AN INDEPENDENT Scotland would have to reapply to be a member of major world organisations such as the European Union and the United Nations, according to government legal advice published today.
Meanwhile a rival report from the Scottish National Party (SNP), also issued today, says the country should keep sterling as its currency post-independence, even though Holyrood could have little control over key monetary decisions.
The UK government’s unusual decision to release the 57-page guidance it commissioned on the legal risks associated with next year’s referendum has angered Scottish nationalists.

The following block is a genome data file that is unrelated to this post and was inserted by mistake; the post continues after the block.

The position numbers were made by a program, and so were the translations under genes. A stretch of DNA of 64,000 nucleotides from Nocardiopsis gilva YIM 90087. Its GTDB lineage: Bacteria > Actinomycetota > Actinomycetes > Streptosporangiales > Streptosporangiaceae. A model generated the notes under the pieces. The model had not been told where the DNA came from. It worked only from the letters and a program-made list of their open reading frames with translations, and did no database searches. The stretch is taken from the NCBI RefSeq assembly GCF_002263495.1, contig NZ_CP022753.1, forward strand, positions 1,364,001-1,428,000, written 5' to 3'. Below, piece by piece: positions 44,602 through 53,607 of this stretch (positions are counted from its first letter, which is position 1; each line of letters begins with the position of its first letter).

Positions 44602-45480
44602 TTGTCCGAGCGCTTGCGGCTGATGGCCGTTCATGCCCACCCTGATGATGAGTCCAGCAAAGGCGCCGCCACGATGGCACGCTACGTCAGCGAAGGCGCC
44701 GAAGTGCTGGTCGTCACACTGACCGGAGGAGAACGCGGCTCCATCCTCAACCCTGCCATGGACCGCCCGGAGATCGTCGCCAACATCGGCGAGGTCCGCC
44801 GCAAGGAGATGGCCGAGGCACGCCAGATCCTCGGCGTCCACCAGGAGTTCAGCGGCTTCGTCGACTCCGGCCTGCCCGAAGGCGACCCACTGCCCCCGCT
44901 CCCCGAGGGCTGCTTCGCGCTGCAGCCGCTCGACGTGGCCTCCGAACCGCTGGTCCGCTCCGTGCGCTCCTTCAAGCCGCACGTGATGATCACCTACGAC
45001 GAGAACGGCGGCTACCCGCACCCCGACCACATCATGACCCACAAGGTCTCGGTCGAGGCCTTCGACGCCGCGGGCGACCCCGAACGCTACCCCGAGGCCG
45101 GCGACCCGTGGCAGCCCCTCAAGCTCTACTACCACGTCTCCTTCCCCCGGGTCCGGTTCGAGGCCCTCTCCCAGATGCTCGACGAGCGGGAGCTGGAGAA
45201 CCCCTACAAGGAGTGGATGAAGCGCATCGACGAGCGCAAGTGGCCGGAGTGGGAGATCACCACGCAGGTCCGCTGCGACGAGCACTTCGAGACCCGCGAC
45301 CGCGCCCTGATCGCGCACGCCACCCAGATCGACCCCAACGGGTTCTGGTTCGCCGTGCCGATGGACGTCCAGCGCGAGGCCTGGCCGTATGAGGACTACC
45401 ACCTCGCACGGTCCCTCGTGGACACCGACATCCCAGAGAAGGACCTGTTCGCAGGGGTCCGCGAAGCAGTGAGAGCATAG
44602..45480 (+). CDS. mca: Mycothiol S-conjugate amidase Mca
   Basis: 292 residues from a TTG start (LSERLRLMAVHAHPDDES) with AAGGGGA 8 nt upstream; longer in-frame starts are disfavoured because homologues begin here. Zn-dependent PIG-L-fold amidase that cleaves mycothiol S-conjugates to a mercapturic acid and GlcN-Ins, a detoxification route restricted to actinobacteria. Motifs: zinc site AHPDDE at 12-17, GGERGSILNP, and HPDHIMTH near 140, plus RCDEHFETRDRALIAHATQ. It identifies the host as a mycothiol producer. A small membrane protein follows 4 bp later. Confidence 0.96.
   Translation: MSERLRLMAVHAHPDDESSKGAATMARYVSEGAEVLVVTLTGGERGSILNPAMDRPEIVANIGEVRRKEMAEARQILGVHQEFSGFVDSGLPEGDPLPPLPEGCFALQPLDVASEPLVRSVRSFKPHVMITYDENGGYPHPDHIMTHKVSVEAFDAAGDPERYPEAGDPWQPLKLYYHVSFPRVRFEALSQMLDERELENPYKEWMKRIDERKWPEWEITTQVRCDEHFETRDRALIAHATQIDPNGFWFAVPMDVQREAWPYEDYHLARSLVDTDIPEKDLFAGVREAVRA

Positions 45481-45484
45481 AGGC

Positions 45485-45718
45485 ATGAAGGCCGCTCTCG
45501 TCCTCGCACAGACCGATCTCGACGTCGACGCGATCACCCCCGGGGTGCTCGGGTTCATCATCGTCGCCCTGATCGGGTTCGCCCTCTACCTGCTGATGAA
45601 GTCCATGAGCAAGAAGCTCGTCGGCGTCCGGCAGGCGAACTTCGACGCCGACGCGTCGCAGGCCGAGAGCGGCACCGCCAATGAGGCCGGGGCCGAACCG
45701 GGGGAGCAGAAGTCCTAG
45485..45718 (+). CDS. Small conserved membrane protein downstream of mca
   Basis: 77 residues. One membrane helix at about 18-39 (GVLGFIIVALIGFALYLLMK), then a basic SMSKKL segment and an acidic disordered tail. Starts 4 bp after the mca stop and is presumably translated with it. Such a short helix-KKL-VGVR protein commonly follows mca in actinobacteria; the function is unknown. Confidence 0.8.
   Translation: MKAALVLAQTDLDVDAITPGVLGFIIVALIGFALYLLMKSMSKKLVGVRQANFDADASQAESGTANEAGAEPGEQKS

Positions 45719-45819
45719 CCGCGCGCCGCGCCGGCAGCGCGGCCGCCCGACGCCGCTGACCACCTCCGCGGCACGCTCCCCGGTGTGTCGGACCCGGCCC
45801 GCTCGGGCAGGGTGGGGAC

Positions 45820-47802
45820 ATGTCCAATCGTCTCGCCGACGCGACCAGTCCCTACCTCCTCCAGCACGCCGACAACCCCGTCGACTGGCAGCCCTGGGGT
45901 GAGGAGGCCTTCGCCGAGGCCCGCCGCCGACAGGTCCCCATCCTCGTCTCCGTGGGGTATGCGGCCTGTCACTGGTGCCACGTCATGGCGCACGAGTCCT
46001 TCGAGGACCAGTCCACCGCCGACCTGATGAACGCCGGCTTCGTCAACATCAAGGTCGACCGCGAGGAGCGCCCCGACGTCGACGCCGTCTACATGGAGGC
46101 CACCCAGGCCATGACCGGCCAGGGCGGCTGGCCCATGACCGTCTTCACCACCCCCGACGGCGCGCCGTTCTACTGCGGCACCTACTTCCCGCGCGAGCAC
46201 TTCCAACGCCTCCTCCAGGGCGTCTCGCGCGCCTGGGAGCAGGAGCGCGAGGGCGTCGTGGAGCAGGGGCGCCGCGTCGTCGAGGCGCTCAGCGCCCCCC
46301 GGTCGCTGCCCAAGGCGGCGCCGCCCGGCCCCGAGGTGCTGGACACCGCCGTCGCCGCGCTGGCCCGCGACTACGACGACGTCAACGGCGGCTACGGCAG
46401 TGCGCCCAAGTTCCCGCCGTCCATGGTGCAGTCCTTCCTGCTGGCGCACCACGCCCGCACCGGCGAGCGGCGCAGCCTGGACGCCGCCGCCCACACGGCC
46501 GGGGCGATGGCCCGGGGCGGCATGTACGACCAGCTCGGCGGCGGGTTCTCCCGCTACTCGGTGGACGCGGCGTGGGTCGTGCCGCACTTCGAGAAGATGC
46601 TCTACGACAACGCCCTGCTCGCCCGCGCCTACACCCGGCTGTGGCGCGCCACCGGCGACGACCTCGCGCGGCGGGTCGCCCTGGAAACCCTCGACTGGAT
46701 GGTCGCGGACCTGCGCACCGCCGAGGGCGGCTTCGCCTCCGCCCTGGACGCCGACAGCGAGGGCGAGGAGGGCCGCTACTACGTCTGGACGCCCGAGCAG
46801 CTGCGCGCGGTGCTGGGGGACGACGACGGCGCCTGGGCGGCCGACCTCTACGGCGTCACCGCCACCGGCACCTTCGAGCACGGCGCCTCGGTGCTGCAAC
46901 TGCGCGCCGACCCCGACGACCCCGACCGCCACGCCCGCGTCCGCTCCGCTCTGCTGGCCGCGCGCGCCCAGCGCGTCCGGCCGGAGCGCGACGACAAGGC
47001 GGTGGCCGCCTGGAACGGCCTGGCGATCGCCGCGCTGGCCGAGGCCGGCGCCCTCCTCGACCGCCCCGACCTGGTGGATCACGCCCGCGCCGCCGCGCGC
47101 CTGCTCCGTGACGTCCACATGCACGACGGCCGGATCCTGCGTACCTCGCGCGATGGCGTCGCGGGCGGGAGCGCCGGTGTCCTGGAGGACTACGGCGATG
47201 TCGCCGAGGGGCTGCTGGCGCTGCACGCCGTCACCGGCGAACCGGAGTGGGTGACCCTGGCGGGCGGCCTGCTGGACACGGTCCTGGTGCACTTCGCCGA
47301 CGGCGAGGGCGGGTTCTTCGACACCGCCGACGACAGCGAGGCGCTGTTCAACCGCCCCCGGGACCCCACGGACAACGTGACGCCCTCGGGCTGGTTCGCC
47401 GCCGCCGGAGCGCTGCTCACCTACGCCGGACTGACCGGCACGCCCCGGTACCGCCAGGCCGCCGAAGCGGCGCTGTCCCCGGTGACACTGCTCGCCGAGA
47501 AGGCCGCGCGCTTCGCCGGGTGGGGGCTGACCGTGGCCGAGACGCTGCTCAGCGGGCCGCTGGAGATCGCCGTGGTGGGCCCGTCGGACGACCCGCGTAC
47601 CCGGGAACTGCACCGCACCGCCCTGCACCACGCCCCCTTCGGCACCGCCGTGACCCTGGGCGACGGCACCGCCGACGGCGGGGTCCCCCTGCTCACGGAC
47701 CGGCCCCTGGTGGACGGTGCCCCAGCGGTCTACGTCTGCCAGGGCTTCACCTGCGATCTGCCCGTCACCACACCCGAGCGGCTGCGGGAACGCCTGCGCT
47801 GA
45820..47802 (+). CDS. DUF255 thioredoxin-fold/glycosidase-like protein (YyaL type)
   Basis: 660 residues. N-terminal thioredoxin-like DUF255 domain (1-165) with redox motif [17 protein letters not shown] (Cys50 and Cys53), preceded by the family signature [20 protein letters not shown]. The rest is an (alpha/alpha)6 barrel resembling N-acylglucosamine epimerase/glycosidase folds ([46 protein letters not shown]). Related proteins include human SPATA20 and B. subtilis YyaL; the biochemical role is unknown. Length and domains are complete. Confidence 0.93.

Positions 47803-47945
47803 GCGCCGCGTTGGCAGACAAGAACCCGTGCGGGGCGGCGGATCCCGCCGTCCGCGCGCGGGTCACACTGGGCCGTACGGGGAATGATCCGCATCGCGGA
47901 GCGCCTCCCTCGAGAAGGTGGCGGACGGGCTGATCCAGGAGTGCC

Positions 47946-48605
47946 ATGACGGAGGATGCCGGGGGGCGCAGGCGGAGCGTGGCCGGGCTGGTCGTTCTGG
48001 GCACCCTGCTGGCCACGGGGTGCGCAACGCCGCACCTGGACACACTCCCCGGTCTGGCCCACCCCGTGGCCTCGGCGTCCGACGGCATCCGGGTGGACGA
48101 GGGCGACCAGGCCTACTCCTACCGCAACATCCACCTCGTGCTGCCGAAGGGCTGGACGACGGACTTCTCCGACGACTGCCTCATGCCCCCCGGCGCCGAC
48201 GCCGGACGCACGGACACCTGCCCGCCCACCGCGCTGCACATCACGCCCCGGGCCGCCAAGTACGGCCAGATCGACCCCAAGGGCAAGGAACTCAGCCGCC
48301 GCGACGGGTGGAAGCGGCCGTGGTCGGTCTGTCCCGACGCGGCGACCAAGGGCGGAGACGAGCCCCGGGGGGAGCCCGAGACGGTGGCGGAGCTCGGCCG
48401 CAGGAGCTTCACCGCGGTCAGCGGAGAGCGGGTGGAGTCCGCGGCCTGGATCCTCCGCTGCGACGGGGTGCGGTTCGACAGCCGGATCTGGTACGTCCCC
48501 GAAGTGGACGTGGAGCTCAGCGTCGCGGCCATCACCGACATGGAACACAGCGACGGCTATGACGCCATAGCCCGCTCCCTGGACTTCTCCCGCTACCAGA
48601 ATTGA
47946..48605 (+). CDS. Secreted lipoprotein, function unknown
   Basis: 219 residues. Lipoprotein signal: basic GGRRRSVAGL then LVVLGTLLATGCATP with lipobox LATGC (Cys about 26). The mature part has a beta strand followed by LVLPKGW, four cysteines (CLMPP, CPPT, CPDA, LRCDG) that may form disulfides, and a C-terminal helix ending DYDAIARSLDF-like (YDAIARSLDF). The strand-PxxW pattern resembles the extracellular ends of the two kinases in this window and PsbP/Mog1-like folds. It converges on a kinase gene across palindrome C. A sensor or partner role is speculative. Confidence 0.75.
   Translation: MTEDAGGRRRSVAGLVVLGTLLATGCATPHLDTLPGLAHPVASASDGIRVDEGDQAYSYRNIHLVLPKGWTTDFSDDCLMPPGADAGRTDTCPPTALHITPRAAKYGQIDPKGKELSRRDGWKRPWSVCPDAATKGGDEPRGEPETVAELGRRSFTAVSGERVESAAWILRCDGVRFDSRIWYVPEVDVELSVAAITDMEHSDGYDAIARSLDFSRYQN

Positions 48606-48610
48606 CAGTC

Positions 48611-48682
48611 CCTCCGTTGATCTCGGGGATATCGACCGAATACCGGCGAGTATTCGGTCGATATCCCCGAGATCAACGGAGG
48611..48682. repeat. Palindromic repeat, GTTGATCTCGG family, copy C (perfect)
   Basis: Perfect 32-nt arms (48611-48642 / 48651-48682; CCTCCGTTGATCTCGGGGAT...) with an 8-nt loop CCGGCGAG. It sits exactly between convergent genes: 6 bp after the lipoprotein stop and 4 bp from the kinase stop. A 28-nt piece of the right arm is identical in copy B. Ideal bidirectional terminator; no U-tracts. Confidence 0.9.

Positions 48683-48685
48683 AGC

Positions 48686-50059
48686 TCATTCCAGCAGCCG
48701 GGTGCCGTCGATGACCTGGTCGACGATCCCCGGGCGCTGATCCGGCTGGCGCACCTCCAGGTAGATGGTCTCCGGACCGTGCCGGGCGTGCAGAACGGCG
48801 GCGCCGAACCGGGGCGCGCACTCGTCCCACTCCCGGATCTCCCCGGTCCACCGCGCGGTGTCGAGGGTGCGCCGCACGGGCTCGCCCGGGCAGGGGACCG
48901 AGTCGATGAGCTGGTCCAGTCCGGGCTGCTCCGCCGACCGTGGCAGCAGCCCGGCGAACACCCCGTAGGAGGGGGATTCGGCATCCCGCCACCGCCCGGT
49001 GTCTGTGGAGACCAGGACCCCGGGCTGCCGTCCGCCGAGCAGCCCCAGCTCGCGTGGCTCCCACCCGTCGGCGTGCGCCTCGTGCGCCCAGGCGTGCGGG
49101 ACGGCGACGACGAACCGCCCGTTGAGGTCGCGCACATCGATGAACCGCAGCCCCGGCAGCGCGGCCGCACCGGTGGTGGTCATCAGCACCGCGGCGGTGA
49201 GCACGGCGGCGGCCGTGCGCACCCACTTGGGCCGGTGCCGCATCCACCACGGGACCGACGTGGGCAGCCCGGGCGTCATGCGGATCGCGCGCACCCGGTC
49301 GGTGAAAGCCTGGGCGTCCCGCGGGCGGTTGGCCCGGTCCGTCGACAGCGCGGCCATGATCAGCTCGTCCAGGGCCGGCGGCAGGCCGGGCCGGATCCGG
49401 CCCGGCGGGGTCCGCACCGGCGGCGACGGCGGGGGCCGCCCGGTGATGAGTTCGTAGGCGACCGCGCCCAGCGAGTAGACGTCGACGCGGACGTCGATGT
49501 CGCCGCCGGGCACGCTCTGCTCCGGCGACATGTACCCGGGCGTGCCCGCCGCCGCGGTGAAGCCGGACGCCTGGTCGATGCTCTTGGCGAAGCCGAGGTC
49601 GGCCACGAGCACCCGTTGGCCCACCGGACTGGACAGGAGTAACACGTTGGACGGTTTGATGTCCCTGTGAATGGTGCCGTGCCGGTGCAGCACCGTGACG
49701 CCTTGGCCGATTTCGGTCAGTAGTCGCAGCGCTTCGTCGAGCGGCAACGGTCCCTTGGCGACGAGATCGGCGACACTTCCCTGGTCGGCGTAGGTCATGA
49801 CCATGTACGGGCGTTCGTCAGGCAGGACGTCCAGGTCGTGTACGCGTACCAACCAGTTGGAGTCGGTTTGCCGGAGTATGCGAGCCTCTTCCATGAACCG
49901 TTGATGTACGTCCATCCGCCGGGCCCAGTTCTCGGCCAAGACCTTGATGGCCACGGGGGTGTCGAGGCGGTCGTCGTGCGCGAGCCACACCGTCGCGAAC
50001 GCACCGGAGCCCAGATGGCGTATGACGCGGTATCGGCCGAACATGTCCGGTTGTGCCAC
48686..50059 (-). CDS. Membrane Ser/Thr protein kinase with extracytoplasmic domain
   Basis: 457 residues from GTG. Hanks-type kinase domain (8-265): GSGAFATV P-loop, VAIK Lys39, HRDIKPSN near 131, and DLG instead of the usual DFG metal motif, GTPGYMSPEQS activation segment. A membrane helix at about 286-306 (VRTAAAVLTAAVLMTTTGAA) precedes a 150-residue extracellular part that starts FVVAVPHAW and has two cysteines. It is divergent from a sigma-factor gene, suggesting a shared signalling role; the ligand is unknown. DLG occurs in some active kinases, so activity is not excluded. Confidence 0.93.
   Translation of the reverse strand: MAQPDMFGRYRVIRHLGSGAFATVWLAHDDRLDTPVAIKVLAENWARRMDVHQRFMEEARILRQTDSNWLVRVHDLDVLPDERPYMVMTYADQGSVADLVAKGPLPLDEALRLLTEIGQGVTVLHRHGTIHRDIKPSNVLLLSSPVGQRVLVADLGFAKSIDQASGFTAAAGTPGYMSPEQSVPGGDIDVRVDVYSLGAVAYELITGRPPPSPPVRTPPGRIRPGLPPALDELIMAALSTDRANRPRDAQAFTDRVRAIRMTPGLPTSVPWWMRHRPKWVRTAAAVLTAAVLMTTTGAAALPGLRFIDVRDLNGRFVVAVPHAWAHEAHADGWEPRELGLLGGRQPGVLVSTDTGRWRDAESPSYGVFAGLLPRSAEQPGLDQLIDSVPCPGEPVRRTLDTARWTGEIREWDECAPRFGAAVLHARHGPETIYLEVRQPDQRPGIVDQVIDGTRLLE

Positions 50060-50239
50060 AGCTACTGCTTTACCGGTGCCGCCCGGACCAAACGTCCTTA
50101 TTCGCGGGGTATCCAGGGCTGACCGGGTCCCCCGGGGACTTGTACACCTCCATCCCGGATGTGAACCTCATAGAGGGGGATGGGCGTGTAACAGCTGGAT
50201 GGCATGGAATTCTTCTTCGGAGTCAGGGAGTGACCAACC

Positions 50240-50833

According to the report’s authors, Scotland is likely to be considered a “new state” under international law and would not automatically be a signatory to thousands of existing international treaties. Nor will it automatically be a member of NATO, Interpol, the International Monetary Fund and the World Trade Organisation, raising concerns about the country’s standing.
Last week the SNP set out plans to hold independence day in March 2016 if it wins the referendum.